Writing for Chatbots


When I wrote an article a few weeks ago about conversational web journeys being the future, I had no idea I’d be pulled into a chatbot project just a few days later!  It was the ideal opportunity to experiment with writing for a completely different medium.

This was an A/B test where we had to keep the same question set as in the existing quote journey – but adapt it considerably for a chat version.  But there was a lot to consider. Here are some of the key things I learnt along the way.

Tone of voice

Firstly we had to think about how this brand would speak to a customer.  Certain colloquial phrases were out of the question as this brand had a more formal style.  For example, we’d need to use ‘Thank you’ rather than ‘Cheers’ and ‘Good afternoon’ instead of ‘Hi.’  

It’s always important to stay true and relevant to the brand’s target audience and not just assume a new persona because you’re in a chatbot.  I found it helpful to think of a person – if your brand was a person, who would they be, and how do they speak?

If I was doing a similar project again I’d map out all the standard phrases for this ‘person’ as a kind of conversational style guide, before starting any content creation.  

Lack of help

In our standard quote journey we have ‘help’ copy for questions that customers frequently get stuck on.  In a chat bot you have to approach help slightly differently.  The purpose of a chatbot is to feel natural and simple, so each bit of dialogue shouldn’t really be more than a couple of sentences.  We had to make the questions as easy to understand as possible without the need for help!


In chat, it wouldn’t feel natural to just fire questions one after the other without acknowledging each answer provided by the user.  You can use this as an opportunity to add in a human element, like a compliment such as ‘that’s a nice name’ or you can just use a simple, ‘Thank you, that’s great.’  We used a combination, also even playing back the answer in some instances, to reassure the customer we’d heard them!

First name terms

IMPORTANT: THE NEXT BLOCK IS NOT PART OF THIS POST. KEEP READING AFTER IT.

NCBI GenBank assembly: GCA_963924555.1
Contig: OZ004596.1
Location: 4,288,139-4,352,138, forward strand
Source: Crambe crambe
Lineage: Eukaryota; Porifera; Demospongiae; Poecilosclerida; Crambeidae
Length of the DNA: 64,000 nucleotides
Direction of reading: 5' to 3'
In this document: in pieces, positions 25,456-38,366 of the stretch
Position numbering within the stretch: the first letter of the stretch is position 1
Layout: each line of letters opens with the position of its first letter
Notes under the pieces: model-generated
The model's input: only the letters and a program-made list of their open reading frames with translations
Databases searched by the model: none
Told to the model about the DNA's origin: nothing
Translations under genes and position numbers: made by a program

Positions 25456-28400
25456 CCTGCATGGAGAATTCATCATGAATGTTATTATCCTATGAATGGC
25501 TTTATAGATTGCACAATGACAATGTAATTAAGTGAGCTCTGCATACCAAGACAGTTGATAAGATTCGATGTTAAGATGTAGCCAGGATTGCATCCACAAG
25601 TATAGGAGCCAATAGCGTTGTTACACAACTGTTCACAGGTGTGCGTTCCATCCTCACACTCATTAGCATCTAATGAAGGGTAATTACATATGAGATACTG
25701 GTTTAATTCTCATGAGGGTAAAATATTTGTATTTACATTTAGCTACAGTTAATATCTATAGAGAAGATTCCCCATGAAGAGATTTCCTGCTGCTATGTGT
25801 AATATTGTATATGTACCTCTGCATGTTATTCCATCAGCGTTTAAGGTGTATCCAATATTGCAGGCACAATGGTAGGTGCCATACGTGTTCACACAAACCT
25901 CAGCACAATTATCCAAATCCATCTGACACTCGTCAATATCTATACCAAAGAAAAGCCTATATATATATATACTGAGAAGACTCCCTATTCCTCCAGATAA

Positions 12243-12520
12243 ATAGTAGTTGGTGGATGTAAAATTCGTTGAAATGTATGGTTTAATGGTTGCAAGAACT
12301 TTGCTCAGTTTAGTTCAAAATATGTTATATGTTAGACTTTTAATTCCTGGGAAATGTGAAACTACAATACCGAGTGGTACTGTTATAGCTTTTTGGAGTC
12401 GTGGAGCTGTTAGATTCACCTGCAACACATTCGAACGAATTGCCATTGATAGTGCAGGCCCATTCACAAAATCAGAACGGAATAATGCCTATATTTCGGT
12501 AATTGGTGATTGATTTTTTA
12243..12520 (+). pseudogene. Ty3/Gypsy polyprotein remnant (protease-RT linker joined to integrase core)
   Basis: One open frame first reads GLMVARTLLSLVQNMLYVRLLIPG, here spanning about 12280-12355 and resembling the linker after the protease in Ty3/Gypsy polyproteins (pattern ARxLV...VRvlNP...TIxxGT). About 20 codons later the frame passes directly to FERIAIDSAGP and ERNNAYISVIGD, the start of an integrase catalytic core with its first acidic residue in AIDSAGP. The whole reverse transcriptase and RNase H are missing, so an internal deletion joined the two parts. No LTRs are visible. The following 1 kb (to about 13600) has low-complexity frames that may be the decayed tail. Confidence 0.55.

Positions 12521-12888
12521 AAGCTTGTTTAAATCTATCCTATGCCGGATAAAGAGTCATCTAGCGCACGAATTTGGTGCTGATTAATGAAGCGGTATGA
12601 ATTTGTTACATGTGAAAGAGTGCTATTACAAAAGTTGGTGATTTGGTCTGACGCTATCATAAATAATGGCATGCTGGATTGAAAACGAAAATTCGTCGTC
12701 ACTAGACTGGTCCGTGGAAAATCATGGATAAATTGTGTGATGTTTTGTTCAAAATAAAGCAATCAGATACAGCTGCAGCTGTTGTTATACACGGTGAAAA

It was important to capture the customer’s name quickly, so that we could reference it throughout the conversation.  This is different to a standard web journey when customers tend to not want to give out personal information too early on.  Our research has shown customers can feel anxious about how it could be used when they’re not yet committed to buy.  We took it a step further by also asking the customer how they’d like to be addressed through the journey.

Limit responses

With a chatbot you need to make sure the conversation is kept on track.  As soon as a user starts to deviate you’re at risk of not having an appropriate response.  For some questions we made the answer multiple choice rather than free text entry to limit that scenario.  We also prepared some standard responses to the free text answers to ensure if the user didn’t give an appropriate response we could steer the conversation back on track.  This bot wouldn’t be intelligent enough to start learning and responding so all dialogue from the bot had to be pre-prepared.


We started out by using Post-Its to produce the conversation, and identified the ‘happy path’ (the version where we get exactly the responses we want), and then looked at the deviations.  We then mapped this into a spreadsheet so that the ‘rules’ could be documented beside each text entry.

Once the bot prototype was built we could then test and iterate, as well as identify any scenarios we’d missed previously in our mapping.  Testing also helped to try different responses and check that the conversation still hung together and felt natural.

The bot’s not live yet, but as soon as it is I’ll update this link so you can have a go yourself!